The difference between kosher and nonkosher wine has nothing to do with the grape or the taste of the wine.
But for many years, kosher wines were identified with Concord grapes and abundant sweetness to make them drinkable. Sometimes, the image sticks. But if, as the High Holidays near, you're looking to buy kosher wines today, you'll have many fine choices. And plenty will be from sources that might not immediately come to mind.
For an excellent kosher Champagne, consider Drappier Carte Blanche Brut (about $50); and nonvintage Laurent Perrier Brut (less than $100). Pommery, one of Champagne's historic houses, now also makes a kosher sparkler for about $60.
Less expensive but very celebratory bubbles are available from Italian producers. There are two from Bartenura, Prosecco (about $16) and Asti Spumante (about $17). And Notte Italiana also makes satisfying kosher prosecco for less than $20.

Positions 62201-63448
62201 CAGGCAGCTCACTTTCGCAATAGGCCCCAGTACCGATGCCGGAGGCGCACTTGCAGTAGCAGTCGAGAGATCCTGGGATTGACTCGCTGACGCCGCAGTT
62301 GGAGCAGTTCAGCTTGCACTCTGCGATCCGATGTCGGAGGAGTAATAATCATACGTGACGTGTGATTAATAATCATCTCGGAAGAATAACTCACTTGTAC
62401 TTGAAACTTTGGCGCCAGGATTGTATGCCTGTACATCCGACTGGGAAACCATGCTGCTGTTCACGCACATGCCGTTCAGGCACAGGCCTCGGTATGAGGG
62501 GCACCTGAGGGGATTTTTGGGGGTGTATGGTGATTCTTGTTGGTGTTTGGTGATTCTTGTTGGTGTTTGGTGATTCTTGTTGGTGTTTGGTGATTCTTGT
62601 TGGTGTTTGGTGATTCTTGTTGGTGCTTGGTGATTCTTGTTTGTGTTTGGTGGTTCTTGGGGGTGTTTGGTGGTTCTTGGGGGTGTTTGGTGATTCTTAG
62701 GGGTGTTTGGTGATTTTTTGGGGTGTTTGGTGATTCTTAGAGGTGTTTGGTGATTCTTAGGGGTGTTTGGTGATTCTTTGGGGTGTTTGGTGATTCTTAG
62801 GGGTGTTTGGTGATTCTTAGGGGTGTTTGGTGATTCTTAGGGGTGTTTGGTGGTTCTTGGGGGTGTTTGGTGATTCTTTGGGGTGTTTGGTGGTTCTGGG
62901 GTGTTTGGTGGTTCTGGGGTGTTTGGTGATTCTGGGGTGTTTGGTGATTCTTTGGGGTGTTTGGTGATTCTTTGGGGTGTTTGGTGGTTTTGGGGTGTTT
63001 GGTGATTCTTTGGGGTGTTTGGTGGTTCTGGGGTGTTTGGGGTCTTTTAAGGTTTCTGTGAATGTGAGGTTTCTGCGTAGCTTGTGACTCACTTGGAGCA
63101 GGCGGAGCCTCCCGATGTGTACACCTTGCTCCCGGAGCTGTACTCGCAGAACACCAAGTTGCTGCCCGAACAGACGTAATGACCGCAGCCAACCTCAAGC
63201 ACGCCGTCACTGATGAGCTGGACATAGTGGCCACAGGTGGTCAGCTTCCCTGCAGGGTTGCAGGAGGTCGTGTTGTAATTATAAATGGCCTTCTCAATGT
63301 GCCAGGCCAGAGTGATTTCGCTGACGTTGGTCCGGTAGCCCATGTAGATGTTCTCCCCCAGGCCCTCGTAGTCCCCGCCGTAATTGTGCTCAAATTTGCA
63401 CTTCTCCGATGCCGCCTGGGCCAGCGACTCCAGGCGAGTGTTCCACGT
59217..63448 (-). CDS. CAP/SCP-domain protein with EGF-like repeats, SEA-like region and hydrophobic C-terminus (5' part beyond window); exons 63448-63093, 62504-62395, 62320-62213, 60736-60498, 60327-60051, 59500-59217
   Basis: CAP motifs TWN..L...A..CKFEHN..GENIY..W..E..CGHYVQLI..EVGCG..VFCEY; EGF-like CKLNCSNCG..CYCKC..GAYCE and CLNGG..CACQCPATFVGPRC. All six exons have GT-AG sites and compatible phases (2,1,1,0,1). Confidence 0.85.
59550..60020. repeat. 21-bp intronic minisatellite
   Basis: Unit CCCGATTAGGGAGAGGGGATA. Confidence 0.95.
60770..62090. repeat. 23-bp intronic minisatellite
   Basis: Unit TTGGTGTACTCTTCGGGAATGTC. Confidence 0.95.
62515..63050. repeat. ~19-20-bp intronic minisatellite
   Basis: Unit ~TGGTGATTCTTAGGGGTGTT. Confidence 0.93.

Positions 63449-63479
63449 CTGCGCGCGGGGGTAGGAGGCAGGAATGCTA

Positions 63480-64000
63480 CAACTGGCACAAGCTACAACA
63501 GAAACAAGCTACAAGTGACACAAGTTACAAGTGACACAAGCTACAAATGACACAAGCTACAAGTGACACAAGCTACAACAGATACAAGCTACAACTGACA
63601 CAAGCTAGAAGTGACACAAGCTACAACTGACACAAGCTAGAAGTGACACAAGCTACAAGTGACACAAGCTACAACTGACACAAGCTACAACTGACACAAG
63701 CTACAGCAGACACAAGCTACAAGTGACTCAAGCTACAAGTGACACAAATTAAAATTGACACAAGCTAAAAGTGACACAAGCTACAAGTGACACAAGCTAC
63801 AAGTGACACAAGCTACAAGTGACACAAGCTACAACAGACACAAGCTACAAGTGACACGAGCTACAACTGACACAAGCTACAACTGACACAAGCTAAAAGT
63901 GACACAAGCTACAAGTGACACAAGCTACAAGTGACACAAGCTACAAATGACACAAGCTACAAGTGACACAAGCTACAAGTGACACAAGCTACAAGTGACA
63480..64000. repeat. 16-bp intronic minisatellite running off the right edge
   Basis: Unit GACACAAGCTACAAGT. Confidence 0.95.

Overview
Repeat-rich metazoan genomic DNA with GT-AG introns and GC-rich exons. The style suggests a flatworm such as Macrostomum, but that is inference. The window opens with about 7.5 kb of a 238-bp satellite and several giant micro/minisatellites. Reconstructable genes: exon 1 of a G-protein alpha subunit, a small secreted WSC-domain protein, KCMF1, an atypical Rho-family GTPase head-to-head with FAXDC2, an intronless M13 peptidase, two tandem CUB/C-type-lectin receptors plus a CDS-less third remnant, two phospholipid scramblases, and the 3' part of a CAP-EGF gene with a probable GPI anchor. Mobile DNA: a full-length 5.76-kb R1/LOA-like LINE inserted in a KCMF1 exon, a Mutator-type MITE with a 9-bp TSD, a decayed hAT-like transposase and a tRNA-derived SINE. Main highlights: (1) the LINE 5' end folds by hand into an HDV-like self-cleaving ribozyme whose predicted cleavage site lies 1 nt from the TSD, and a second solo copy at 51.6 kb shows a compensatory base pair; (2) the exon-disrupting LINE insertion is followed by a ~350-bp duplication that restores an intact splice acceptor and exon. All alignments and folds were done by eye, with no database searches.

Bordeaux contributes the outstanding 2005 Chateau Leoville-Poyferre, an elegant Saint-Julien (about $100); and the rich, full 2003 Chateau Giscours, a dependable Margaux (about $80). More modestly priced and good: the 2011 Chateau Camplay Bordeaux Superieur (less than $20).
White wine? New Zealand offers the bright, satisfying 2011 Goose Bay Marlborough Sauvignon Blanc (about $16). And Australia sends over the fruity, versatile 2011 Teal Lake Chardonnay (less than $15).
More familiar sources of very good kosher wine are from Israel. Notable producers include Galil Mountain, Psagot, Alexander, Carmel, Binyamina and Barkan. Hagafen Cellars and Covenant Wines in Napa Valley also produce fine kosher wine.